By: First Union
Fewer Strings on Next Round of Small Business Funding?
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The first round of small business bailouts proved fine for some and catastrophic for others. Perhaps it was the rush to get funds to the small companies and thus keep them from drowning that made the process problematic. Issues and hiccups abounding caused many not to receive funds, as the money was depleted much faster than anticipated. Congress is working actively to fix the glitches in this next round.
One such measure has lawmakers looking at how long businesses have to spend the money. As of now, loan recipients are required to use the money within 8 weeks of it being dispersed. Given that many businesses are either still under lockdown orders or are operating under restrictive conditions, this period of time simply isn't feasible. Lengthening the duration they have to spend funds would make a huge difference.
The other problem many business owners are facing is the mandate that at least 75% of funds be used on the payroll. One of the main issues here is that unemployment benefits are surpassing what workers would get returning to their jobs and so numerous workers are opting to stay home.
This is why a number of senators are calling for an overhaul before the release of the next few hundred billion in PPP money. In its initial phase, nearly 4 billion in loans were given out, not however without major errors and lengthy delays.
The other huge hurdle beyond the issuance of the loans themselves: forgiveness regulations. How businesses use the money and how to hire employees back in order to satisfy forgiveness requirements has been a major stumbling block for many who have thus far been given funds.
What's Being Done…
Congress is looking at a number of alternatives as far as lessening the strings attached and thus making it easier for small companies to get their money and have the loan ultimately forgiven.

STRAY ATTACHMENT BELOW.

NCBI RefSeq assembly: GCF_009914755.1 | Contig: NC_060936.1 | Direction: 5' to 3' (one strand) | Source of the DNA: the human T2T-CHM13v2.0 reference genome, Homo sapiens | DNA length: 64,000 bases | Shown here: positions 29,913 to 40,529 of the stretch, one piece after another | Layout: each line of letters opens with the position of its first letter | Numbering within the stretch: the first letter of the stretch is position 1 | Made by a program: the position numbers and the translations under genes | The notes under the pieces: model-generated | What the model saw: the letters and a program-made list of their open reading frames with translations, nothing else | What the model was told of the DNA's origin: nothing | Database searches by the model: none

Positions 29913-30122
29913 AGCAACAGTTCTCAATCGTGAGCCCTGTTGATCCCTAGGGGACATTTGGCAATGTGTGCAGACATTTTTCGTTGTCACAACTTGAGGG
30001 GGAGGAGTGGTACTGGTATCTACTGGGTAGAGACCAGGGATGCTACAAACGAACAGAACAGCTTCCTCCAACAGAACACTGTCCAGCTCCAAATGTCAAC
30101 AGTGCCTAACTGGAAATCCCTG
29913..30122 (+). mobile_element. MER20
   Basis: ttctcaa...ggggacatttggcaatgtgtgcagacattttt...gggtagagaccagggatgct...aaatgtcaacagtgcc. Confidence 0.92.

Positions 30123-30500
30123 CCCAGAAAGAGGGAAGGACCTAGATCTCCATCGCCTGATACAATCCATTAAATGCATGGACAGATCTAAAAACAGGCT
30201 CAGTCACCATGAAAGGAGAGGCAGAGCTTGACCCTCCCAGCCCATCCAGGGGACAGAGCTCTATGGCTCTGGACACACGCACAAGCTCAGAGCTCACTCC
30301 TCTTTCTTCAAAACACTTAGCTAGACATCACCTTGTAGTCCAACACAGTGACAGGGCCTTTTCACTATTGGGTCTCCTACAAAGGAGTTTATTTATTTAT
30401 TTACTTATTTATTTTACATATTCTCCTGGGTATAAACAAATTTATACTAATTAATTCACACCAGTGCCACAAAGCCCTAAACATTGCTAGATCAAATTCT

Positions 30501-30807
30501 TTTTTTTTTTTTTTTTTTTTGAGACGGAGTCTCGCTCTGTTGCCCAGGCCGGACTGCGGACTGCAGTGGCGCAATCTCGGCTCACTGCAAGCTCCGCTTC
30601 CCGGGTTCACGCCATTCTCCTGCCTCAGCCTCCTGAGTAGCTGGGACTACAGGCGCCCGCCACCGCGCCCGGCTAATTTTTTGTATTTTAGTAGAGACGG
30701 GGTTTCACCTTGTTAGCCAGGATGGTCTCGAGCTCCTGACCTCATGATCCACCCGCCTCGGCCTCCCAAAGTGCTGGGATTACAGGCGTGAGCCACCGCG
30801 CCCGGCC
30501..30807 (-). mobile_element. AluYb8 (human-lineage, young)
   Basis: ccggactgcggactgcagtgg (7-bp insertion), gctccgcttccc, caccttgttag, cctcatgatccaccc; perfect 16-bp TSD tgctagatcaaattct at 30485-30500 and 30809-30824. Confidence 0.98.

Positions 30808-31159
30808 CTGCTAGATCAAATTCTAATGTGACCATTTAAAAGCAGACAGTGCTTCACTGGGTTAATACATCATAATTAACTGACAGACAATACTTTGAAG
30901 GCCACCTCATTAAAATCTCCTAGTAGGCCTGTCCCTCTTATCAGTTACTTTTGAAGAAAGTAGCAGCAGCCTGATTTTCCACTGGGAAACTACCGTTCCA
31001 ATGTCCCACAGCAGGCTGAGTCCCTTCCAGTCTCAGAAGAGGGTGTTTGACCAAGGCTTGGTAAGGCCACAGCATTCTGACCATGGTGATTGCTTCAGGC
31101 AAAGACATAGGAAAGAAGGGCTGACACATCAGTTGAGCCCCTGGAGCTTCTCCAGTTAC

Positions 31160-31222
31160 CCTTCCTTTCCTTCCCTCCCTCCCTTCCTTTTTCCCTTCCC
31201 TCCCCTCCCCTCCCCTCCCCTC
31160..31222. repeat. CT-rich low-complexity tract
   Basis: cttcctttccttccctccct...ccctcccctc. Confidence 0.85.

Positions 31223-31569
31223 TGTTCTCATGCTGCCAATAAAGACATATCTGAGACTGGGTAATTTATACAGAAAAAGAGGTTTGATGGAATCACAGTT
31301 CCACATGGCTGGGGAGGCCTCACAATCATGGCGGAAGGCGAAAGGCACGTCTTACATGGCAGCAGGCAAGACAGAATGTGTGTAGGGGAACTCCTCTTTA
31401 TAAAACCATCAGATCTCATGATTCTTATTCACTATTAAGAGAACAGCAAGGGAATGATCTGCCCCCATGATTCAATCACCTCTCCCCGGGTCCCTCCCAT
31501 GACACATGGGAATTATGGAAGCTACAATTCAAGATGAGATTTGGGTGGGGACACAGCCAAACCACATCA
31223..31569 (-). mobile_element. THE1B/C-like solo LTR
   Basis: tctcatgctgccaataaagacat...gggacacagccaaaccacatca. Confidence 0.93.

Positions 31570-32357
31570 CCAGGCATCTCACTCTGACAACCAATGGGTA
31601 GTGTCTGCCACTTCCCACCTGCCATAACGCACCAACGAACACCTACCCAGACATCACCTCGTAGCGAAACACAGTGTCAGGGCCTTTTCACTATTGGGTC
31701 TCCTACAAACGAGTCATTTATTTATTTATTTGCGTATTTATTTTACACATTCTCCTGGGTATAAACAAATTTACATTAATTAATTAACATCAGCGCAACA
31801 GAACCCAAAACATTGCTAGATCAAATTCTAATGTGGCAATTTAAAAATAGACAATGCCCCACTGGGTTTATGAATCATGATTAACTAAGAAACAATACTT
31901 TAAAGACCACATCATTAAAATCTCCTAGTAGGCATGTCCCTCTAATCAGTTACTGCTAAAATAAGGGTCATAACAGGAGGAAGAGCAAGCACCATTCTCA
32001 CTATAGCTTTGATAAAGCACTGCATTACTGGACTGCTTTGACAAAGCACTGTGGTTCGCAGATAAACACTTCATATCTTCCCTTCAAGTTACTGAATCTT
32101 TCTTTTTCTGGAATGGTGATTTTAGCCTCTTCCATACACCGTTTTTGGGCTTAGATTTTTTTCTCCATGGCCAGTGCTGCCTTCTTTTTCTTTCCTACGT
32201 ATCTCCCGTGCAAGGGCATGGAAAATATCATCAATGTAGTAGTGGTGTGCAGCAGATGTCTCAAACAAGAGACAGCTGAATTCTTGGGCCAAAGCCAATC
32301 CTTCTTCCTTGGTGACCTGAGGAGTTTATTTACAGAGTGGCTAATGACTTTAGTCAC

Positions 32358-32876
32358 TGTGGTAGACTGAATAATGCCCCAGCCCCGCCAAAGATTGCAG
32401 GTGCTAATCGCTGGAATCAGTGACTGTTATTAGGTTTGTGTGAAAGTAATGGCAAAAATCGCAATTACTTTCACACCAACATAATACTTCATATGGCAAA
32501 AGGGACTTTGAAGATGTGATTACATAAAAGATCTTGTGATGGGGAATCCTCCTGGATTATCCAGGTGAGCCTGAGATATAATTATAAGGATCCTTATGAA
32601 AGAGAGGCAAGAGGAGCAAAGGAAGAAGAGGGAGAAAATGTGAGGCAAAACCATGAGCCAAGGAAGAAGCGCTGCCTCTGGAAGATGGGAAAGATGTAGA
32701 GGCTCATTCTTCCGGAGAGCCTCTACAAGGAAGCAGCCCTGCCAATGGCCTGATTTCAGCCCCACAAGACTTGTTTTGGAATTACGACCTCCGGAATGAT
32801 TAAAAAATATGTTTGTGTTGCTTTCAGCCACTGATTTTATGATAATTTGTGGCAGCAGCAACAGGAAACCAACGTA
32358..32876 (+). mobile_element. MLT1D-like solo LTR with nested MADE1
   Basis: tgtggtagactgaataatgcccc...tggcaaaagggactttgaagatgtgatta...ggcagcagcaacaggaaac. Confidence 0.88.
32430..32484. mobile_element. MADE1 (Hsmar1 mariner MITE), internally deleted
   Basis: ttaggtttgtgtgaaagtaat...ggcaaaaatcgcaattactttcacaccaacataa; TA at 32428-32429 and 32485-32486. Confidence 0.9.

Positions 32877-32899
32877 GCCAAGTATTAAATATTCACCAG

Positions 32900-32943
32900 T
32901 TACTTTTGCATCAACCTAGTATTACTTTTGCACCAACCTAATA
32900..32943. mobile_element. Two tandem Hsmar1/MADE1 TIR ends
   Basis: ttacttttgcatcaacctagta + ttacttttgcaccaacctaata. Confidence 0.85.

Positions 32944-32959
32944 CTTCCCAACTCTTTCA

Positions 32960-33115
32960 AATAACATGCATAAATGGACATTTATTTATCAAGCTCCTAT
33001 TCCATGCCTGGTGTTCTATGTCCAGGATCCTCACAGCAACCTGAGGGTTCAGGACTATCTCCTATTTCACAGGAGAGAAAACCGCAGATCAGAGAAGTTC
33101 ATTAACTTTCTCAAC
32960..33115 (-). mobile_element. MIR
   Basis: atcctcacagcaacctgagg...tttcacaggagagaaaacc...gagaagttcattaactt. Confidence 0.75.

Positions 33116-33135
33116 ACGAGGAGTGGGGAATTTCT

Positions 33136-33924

Among the ideas being tossed around: doubling the amount of time, a firm has in which to spend the money. They are also considering a program that would actually approve loans for midsized businesses (those with up to 5000 employees/) and in doing so affiliate the amount of loan forgiveness with revenue drop-offs.
First and foremost though, the SBA and Treasury Department have to come together and clearly spell out guidelines for loan forgiveness—interpretations across the board have varied, widely so. In the weeks ahead many businesses will be looking to apply for forgiveness and yet the process is confusing at best. The reason many companies took on the loans in the first place was that they were assured that such would be converted to grants. And yet what if they fail to satisfy requirements, then what?
Lenders themselves are at something of a loss when it comes to how forgiveness works exactly. The banks constitute the middlemen between the companies granted loans and the SBA, so if they don't have accurate information, let's just say, the situation could get a lot worse before getting better.
At First Union Lending, we are here to help throughout this difficult period. If your small business requires additional capital to stay afloat, we likely have a program that can assist you. Call today to find out more!